By now, you probably have already heard of all the threats around prolonged sitting. In fact, here at Bel Marra Health, we have numerous articles outlining the dangers of prolonged sitting. And some experts are even suggesting that sitting is the new smoking, meaning that’s how dangerous it is for you.
You would think then that the simple solution for prolonged sitting would be to stand. But unfortunately, that may not be the answer after all. In fact, prolonged standing has been found to nearly double your risk of heart disease, according to research findings.
Standing doubles risk of heart disease: Study
The study included 7,320 Torontonians—men and women—who were followed for an average of 12 years. Information including job details and government records about the development of heart disease were also analyzed. Overall, 3.4 percent of participants developed heart disease—4.6 percent among men and 2.1 percent among women.
Job types were divided into groups based on sitting or standing habits. These groups included sitting; standing; a combination of sitting, standing and walking; or other body positions like crouching and bending.
The study found that those in standing jobs were twice as likely to develop heart disease compared to those who had sitting jobs. The findings remained even after considering other contributing factors of heart disease such as body mass index, physical activity, and physical demands of work to name a few.
Examples of standing jobs include sales clerk, chef, and machine operator positions.
The correlation between prolonged sitting and a higher risk of heart disease may stem from blood pooling in the legs while standing, as well as the heart overworking itself to circulate blood around the body. So, for those in occupations that cause prolonged standing, the solution is then to have stools or chairs available for when there is a need to sit.
Now, don’t take this new study as permission to get back to sitting all day. Prolonged sitting is still dangerous for you just like prolonged standing.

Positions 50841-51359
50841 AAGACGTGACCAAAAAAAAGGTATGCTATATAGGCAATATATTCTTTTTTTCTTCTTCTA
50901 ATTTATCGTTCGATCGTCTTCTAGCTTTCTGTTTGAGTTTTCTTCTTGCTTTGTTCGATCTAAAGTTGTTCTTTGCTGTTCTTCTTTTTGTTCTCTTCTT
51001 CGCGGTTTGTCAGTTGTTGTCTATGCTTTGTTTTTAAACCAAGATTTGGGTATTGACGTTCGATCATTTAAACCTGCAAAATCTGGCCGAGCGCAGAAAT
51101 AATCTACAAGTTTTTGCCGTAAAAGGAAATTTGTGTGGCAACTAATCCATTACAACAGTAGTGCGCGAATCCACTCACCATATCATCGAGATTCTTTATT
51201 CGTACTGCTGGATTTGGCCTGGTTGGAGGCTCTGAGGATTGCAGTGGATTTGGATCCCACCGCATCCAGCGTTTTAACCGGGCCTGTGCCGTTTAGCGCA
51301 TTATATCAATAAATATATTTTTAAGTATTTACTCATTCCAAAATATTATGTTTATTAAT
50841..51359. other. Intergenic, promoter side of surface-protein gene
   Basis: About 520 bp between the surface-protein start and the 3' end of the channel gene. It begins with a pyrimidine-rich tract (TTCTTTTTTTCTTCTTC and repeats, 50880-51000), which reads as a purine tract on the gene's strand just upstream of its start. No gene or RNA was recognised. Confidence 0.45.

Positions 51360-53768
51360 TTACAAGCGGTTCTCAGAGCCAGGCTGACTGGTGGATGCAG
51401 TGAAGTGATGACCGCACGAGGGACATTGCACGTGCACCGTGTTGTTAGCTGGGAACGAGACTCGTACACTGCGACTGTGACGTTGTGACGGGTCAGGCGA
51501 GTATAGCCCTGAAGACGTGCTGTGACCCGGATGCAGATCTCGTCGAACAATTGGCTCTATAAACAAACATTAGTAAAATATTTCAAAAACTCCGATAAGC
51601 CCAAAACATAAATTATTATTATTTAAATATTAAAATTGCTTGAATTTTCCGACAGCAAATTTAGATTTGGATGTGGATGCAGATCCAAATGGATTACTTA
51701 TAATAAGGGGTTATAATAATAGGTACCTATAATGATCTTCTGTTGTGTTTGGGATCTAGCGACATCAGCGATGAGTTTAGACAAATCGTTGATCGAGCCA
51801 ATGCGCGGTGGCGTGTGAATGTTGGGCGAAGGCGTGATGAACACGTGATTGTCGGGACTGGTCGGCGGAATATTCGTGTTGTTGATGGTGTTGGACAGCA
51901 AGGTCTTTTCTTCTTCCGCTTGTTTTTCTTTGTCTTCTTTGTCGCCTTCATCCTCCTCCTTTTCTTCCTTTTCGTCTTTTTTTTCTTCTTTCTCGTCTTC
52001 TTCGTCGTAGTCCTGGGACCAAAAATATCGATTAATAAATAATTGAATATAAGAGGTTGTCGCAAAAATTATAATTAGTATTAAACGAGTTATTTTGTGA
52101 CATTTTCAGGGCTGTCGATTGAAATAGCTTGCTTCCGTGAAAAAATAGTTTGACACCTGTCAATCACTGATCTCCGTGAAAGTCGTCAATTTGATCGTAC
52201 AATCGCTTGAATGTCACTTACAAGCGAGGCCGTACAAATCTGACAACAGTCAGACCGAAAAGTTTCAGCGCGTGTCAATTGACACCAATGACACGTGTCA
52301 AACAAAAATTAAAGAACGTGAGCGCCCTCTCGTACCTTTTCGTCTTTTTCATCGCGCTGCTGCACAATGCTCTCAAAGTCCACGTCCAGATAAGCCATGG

The takeaway from these studies is that any position done in excess can be dangerous for your health. Therefore, you need a healthy balance of sitting and standing. But, above all, you need to integrate physical activity into your daily life to help ease the effects of both positions.
In the study, they found that men with combination jobs—those that involve sitting, standing, and moving—had a reduced risk of heart disease. Unfortunately, the same results were not found among women, who actually had a higher risk of heart disease in combination jobs.
So far, there isn’t a clear explanation for the differences in heart disease risk among the sexes. But if you take a closer look at combination movement jobs, men tend to be in fields like couriers or store managers. Women, on the other hand, are typically in roles as teachers, cashiers, and nurses, which require different movements.
Once again, the takeaway here is to keep a balance between your sitting, standing, and movements as much as possible to protect your heart. Furthermore, work to reduce other controllable risk factors that increase your risk of heart disease such as not smoking, reducing stress, eating well, regular exercise, and managing your weight.